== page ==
Sammenhengen er som følger: I USA har statene et balansert-budsjett krav. New York og Ohio og Navada og de andre 40 kan ikke bruke mer enn de får inn (det er bare 7 stater som kan overføre et underskudd til neste års budsjett).
Få er klar over at dette bare gjelder for den operative-delen av budsjettet – og ikke for kapital-delen av budsjettet.
Det operative budsjettet er for lønninger og pensjoner, for helseordninger og overføringer til kommuner.
Kapitalbudsjettet er for veibygging, til skolebygninger og politi/brannvesen.
Hvis du behandler budsjettet som en enhet, vil du – hvis du hadde vært en husholdning – aldri fått lov til å kjøpe et hus eller en bil. Og det er mange som har problemer med å definere konsum og investering.
Of course, families could draw down savings to buy homes and cars. But that’s an option not available to the government because it has no savings, only a large debt. Treating it and private individuals the same way, as balanced-budget supporters propose, would require the entire national debt to be paid off and a surplus accumulated before it would be permitted to make new investments in roads, bridges, buildings and other long-lived assets.
Of course, no one actually believes that. But it follows logically from arguments one often hears about why the government should balance its cash income and outlays annually, because that is supposedly how families and the states are said to operate. In fact, they don’t.
The distinction between capital spending and consumption spending also affects the way economists interpret the rate of saving. The standard measure, produced by the Commerce Department, calculates personal income and personal outlays. The difference between these two figures is assumed to be personal saving. Thus saving is not calculated directly, but is merely a residual between income and spending.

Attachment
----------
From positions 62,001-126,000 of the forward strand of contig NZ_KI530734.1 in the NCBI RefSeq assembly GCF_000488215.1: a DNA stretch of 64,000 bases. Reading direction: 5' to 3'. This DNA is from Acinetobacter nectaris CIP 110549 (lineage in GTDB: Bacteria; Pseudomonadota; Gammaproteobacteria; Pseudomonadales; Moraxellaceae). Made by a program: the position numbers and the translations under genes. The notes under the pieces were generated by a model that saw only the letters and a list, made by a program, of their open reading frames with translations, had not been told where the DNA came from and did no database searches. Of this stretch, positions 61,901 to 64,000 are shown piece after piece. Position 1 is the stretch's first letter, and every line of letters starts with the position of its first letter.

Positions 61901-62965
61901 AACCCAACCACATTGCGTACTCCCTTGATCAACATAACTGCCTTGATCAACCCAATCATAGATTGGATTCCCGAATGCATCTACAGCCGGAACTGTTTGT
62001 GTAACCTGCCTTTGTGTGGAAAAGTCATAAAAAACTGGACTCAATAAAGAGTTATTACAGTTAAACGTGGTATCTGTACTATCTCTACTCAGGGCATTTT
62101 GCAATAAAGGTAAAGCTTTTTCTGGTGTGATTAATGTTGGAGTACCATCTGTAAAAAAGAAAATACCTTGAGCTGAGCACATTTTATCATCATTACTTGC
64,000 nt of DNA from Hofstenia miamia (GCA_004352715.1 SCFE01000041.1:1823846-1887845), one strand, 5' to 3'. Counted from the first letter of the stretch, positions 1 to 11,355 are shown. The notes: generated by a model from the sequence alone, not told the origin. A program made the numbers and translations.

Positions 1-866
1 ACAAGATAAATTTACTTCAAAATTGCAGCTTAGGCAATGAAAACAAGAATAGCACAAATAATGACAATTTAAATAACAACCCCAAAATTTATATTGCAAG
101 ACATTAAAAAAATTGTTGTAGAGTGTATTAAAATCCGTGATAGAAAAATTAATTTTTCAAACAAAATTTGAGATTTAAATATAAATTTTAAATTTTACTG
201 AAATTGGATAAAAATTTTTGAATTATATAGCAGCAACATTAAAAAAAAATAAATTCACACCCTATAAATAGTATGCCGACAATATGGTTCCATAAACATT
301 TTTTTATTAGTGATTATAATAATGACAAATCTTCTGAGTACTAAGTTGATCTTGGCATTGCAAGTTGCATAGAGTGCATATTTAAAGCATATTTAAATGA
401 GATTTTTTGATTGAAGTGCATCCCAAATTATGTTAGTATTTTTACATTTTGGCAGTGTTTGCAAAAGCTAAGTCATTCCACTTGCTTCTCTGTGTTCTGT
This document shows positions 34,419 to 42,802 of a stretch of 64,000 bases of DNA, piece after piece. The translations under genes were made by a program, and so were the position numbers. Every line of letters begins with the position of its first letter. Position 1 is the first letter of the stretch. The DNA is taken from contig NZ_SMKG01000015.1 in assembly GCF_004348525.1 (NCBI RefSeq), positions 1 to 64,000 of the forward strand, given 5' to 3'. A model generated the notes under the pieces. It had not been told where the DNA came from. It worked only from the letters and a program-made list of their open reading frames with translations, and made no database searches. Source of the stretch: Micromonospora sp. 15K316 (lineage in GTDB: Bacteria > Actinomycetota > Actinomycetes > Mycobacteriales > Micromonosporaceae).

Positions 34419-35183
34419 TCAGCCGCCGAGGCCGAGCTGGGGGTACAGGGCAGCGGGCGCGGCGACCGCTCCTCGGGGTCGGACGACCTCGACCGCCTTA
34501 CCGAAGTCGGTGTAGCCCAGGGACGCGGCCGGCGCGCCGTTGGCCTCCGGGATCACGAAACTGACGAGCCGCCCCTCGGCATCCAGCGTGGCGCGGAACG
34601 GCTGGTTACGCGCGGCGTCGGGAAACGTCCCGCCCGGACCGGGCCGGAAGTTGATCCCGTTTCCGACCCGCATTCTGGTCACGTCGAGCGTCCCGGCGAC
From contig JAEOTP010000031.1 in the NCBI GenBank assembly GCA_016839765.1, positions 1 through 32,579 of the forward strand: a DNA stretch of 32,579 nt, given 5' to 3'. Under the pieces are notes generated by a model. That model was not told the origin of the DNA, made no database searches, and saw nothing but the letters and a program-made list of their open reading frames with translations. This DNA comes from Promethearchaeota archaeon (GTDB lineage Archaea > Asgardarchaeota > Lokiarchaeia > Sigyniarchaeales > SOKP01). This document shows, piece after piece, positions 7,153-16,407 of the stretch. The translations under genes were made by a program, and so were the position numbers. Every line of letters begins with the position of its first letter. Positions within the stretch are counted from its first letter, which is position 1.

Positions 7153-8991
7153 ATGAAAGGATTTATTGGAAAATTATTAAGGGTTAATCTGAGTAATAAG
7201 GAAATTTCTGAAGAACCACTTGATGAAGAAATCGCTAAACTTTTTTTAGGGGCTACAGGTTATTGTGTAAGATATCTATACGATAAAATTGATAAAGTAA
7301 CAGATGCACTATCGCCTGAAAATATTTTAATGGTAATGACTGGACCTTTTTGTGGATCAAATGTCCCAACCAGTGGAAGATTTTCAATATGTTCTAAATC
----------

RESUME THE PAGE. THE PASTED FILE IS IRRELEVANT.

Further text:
An alternative measure of saving that treats consumer durables, like autos, as investments would raise the measured rate of saving considerably. Alternatively, one could measure saving directly from financial institutions and other sources, as the Federal Reserve does (see Page 17). This yields a much higher measure of saving. In 2011, the last full year available, the Commerce Department estimated the personal saving rate at 4.2 percent, while the Fed put it at 10.3 percent.
Periodically, administrations have suggested creating a capital budget, both to give clearer picture of the economic effects of federal spending and to shield investments from budget cuts that should be limited to consumption outlays. The Reagan administration floated the idea in 1986, and the Clinton administration created a commission to study it.
A common criticism has always been that the definition of “capital” is too slippery and could too easily become a loophole through which consumption spending could escape. The obvious answer is to assign some entity, like the Government Accountability Office, to audit investment spending and ensure that it truly represents investment and not consumption.
Many economists say they believe that the best thing the federal government can do to raise the long-term economic growth rate is increase infrastructure spending. It would have the double benefit of mobilizing idle resources, especially unemployed workers, while low interest rates permit capital projects to be financed very cheaply.
One main barrier to achieving this double benefit is the confusion between investment spending and consumption spending, which is distorted by the way the budget is presented and the way we calculate saving.